Currently, sporotrichosis is the major subcutaneous fungal infection (Chakrabarti et al. 2015). The availability of only a few therapeutic options warrants a search for more effective antifungal agents. Here, we demonstrated that three structural analogues of miltefosine (TCAN26, TC19 and TC70) inhibited fungal growth and TCAN26 was more selective than miltefosine against S. schenckii.

The antimicrobial activity of TCAN26 was previously reported in Leishmania spp. with its inhibitory activity ranging from 1 to 20 µg/mL, depending on the species (Calogeropoulou et al. 2008). TCAN26 reportedly also showed inhibitory activity against Candida albicans yeasts (MIC equal to 4 µg/mL) and biofilms (Vila et al. 2013). Interestingly, our results showed that TCAN26 was more active against S. schenckii than it was against previously reported microorganisms, impairing fungal growth with concentrations ranging from 0.25 to 2 µg/mL. In addition, TCAN26 showed a fungicidal activity profile against S. schenckii (Table II, Supplementary Table).

In this work, we also demonstrated that TCAN26 was more selective for fungal cells (Table III) than for mammalian cells (23 times more selective than for LLC-MK2 cells and 52 times more selective than for human erythrocytes). Considering fungal MFC, the TCAN26 concentrations required to kill S. schenckii cells ( 8 µg/mL) were lower than the concentrations cytotoxic to LLC-MK2 cells (CC50 = 23 µg/mL) and lower than the concentrations that caused lysis in erythrocytes (HA50 = 52 µg/mL).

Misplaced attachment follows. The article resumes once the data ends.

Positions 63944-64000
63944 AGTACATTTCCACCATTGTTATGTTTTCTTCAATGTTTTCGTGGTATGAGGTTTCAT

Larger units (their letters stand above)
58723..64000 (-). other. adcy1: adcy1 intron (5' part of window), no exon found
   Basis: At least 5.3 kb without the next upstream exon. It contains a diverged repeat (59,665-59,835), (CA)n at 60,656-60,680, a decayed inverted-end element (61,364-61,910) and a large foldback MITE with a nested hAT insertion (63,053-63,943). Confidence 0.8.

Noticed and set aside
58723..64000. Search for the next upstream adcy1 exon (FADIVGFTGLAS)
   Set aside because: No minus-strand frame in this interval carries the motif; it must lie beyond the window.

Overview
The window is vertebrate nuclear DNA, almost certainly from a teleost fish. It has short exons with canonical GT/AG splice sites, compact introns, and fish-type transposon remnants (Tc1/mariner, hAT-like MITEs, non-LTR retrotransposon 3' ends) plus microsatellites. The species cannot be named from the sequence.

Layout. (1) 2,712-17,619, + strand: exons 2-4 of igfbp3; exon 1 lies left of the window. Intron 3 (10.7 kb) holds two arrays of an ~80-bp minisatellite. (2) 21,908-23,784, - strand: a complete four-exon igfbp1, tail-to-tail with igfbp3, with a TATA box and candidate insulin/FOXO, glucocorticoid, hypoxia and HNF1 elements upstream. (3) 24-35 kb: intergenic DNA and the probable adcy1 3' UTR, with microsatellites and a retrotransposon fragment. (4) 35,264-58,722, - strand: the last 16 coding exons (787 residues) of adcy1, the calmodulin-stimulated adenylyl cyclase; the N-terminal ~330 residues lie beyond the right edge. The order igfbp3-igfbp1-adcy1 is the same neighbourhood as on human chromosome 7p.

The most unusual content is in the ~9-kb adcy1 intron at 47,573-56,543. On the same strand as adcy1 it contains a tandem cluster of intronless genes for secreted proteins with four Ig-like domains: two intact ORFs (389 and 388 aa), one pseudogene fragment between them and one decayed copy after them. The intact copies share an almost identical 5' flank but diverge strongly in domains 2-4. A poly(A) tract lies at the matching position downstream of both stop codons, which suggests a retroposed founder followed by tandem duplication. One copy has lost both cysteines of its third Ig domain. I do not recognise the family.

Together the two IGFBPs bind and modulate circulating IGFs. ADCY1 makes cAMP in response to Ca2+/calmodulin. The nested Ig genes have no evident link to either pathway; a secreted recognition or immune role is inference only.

Being an alkylphospholipid analogue, TCAN26 probably alters cellular lipid homeostasis in a manner similar to that observed with miltefosine (Marco et al. 2014). S. schenckii exposure to TCAN26 resulted in cells that were slightly more elongated than control cells (untreated) (Fig. 2A-C), and this treatment induced loss of the regular cytoplasmic electron-density and altered the cell envelope (disruption of the cell membrane and cell wall, and increased cell wall thickness) (Fig. 2D). C. albicans treated with TCAN26 also showed cell membrane alterations and increase in cell wall thickness (Vila et al. 2013).

In conclusion, this study suggests that the adamantylidene-substituted alkylphosphocholine TCAN26 is a promising molecule for the development of new antifungal compounds, although further investigations need to be conducted to elucidate the mode of action of TCAN26 in S. schenckii cells.

 

ACKNOWLEDGEMENTS

To Dr Zoilo Pires de Camargo and Dr Anderson Messias Rodrigues, from the Federal University of São Paulo, São Paulo, SP, Brazil, and Dr Leila Maria Lopes-Bezerra, from the State University of Rio de Janeiro, Rio de Janeiro, RJ, Brazil, for providing the isolates used in this work. The authors thank Beatriz Bastos Fonseca, from the Laboratory of Cell Biology of Fungi, for assistance in scanning electron microscopy experiments.

 

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Financial support: FAPERJ, CAPES, CNPq.
+ Corresponding author: This e-mail address is being protected from spambots. You need JavaScript enabled to view it.
Received 5 March 2016
Accepted 3 June 2016